Lab pauses Blocksworld development and promotion

Blocksworld was a sandbox type game allowing users to create and build from blocks, purchase specialist packs, and even sell their own creations through a marketplace

Update July 2020: on June 17th, 2020, the Blocksworld servers were shut down and the dedicated website closed, presumably as a part of the work in transitioning LL services to AWS. The app was removed from the Apple Store around the same time, and from Steam at the start of July 2020.

Linden Lab has confirmed it has “paused” development and promotion of its iOS sandbox app, Blocksworld.

For those unfamiliar with it, Blocksworld has been a part of the Lab’s product stable since 2013. Initially developed by a trio of Swedish guys calling themselves Boldai AB, it was acquired by Linden Lab at the time the company was looking to broaden its product offerings under the stewardship of former CEO Rod Humble. This effort encompassed:

  • The in-house development of games like Creatorverse (Android and iOS, 2012-2013 – now defunct) and Dio (browser based, 2013-2014 – now defunct)
  • The acquisition of companies and their products (LittleTextPeople  and Versu, 2012 – IP released back to the original developers, 2015; and Boldai AB with Blocksworld).
  • Partnering with Free Range Games to produce Patterns (2012-2014, still available via Steam, but only in “off-line” mode, no shared worlds).
  • A short foray into owning a games distribution platform through the acquisition of Desura (2013-2014, sold to Bad Juju Games).

Since its launch, the game has been steadily developed and has performed reasonably well – including gaining some brand support through Hasbro (with their G.I. Joe brand).

More recently, the Lab made it available through web browsers (although it never really worked well in Firefox) and through the Steam Early Access programme. As a part of the Lab’s product family, it has always appeared on the More Products listing at the foot of the web pages – which is how I found something may have changed.

Blocksworld used to appear in the footer area of the web pages

In looking at my SL dashboard at on July 3rd, I noticed Blocksworld was no longer listed, leaving only Sansar. I also noticed the two websites associated with Blocksworld either redirected back to the Lab’s corporate website (in the case of or had an expired security certificate issue (

Over the course of July, the footer area of the pages have continued to be revised so they focus on SL, Sansar and Tilia and appear to leave little or no room for Blocksworld to make a return. Nevertheless, the game continues to be available on the Apple Store App Preview, and on Steam Early Access, and to appear on the Lab’s product page.

The revised web page footers seem to leave little room for Blocksworld with their focus on SL, Sansar and Tilia

All of which made me wonder what was going on, so I reached out to the Lab in early July to ask. It took a little time to get a reply, and when it did come in, it was a little short, considering the length of time it took for it to arrive:

Our primary focus continues to be on Second Life and Sansar, so we’ve paused new development and promotion for Blocksworld. However, Blocksworld continues to be available in the App Store as it still has a healthy amount of users and many people continue to enjoy it.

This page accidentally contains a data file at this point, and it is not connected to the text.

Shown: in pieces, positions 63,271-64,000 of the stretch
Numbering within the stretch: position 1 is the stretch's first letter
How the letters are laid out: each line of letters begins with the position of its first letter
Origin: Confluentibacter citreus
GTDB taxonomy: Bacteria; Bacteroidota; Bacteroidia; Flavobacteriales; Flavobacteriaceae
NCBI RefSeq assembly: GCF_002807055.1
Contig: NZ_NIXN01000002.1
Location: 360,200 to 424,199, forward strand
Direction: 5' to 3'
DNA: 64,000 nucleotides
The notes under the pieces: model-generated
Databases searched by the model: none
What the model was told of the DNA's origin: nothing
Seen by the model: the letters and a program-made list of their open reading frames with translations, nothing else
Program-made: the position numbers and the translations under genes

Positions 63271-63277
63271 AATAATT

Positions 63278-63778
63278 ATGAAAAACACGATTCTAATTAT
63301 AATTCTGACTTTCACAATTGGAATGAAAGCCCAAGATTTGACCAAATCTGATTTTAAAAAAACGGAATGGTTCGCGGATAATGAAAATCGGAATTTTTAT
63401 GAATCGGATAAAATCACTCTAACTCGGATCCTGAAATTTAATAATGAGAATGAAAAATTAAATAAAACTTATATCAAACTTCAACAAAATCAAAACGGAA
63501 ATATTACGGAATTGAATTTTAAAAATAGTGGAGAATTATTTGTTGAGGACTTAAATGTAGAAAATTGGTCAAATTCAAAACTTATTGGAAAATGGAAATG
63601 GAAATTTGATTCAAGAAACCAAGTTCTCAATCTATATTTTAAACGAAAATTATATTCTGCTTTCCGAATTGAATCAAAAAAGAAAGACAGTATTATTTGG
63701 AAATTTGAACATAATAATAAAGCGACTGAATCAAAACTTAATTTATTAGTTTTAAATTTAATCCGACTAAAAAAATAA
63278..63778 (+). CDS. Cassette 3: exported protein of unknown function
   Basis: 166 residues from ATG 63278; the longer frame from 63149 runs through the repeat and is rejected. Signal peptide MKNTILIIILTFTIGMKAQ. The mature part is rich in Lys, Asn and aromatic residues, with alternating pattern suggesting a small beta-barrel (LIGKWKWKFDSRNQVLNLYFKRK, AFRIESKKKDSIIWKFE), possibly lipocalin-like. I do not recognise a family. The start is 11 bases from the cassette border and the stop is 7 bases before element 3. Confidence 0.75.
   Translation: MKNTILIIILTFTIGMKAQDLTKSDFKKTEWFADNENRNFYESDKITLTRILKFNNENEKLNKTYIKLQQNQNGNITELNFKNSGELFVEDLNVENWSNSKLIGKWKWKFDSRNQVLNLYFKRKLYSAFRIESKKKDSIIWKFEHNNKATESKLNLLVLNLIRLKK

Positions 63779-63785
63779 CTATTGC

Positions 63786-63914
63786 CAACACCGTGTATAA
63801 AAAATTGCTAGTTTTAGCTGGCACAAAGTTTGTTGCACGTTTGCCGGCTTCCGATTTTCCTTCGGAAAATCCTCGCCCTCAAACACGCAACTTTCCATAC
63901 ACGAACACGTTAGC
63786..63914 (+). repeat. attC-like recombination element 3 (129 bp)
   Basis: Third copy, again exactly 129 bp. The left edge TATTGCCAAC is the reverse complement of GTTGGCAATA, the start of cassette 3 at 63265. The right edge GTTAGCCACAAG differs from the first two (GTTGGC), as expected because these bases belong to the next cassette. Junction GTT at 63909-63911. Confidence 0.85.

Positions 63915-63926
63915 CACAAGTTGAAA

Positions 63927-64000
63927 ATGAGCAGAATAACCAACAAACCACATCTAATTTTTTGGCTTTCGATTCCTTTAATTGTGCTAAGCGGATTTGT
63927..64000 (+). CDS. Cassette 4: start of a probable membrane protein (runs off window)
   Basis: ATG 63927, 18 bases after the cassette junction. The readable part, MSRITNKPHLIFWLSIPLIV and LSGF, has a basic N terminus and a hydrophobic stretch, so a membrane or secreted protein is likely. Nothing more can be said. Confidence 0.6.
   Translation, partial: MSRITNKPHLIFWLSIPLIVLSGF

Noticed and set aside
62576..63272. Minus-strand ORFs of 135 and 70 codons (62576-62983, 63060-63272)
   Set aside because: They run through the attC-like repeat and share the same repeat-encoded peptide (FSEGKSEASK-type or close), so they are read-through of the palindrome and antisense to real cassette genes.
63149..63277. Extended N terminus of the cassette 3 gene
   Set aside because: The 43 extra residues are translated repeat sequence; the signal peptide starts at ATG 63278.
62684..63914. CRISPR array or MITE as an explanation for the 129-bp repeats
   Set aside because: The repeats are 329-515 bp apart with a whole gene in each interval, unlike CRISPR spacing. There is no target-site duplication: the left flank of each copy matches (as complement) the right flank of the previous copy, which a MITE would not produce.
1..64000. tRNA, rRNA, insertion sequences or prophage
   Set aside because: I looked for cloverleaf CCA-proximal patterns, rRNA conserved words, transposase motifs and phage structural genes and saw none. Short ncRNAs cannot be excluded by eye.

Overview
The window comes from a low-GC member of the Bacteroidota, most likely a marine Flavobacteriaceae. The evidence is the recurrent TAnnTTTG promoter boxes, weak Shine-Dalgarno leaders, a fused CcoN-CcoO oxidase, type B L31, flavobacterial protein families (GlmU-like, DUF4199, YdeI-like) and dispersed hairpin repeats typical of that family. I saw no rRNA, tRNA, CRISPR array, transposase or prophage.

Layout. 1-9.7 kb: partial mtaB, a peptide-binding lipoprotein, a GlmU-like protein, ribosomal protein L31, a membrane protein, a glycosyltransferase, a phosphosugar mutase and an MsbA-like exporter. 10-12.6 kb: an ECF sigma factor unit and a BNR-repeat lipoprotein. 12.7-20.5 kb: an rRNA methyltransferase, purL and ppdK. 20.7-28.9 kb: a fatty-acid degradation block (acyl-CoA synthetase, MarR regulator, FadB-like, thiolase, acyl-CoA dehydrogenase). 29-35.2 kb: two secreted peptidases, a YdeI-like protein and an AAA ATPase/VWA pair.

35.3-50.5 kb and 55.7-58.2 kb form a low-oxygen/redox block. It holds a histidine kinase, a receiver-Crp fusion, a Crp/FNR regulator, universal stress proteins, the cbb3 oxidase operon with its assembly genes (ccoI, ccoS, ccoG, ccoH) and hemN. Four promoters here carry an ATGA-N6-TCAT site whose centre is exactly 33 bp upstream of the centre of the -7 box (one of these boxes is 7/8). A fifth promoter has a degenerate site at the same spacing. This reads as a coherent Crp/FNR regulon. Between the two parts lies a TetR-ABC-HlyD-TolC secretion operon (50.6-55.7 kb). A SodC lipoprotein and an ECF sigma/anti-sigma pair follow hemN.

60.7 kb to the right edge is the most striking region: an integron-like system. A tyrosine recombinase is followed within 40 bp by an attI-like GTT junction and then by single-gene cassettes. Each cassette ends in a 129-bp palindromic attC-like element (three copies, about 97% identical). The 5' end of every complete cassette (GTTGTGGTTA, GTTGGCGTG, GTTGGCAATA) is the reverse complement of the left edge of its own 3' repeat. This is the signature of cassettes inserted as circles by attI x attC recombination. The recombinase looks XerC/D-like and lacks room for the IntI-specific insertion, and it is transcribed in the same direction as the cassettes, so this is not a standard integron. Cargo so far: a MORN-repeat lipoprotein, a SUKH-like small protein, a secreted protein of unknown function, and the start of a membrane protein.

Which is fair enough to a point. When one considers the Lab is now engaged in developing an iOS “companion” app for Second Life, then possibly stepping back from working on Blocksworld (assuming the skills used to develop Blocksworld are indeed still at the Lab) allows in-house iOS talent to be re-directed towards this new SL companion app.

Even so, something of a nagging doubt remains, for two reasons:

  • The last significant update to Blocksworld was March 2018 – well before  any work started on an iOS app for Second Life. This tends to suggest the app’s development cycle had perhaps already reached a ceiling in terms of resources at the Lab.
  • Also, if skill sets have indeed been diverted away from Blocksworld to focus on the SL iOS, then they are potentially going to be re-directed for some time, simply because of the amount of time app development and enhancement takes.

So it’s hard not to wonder what the future might actually hold for Blocksworld. How long is the pause likely to be? Is there a risk that  – given the amount of time since the last update  – this “pause” might also stall the apps ability to acquire / retain users? If so, what then?

Will it be considered to still be a worthwhile enough revenue generator to warrant future development, or at least on-going support? Or might it come to be seen as a nice little app that has run its course, left to slowly fade away over time? I’m hoping for the former, and will continue to try to keep a check on it, even if it only sates my own curiosity!

Ebbe Altberg talks Blocksworld, SL and the “next gen” platform

Dean Takahashi has a new article up at VentureBeat’s GamesBeat column, featuring a conversation with CEO Ebbe Altberg.

I admit to finding the title of the article, Linden Lab explores VR for its next-generation virtual world (interview), a little bit of a misnomer, given the article actually covers more ground than just the Lab’s new platform and VR. In fact, it’s fair to say that much of the focus of the piece is on Blocksworld, and not the new VW platform – which doesn’t make the piece any less interesting a read.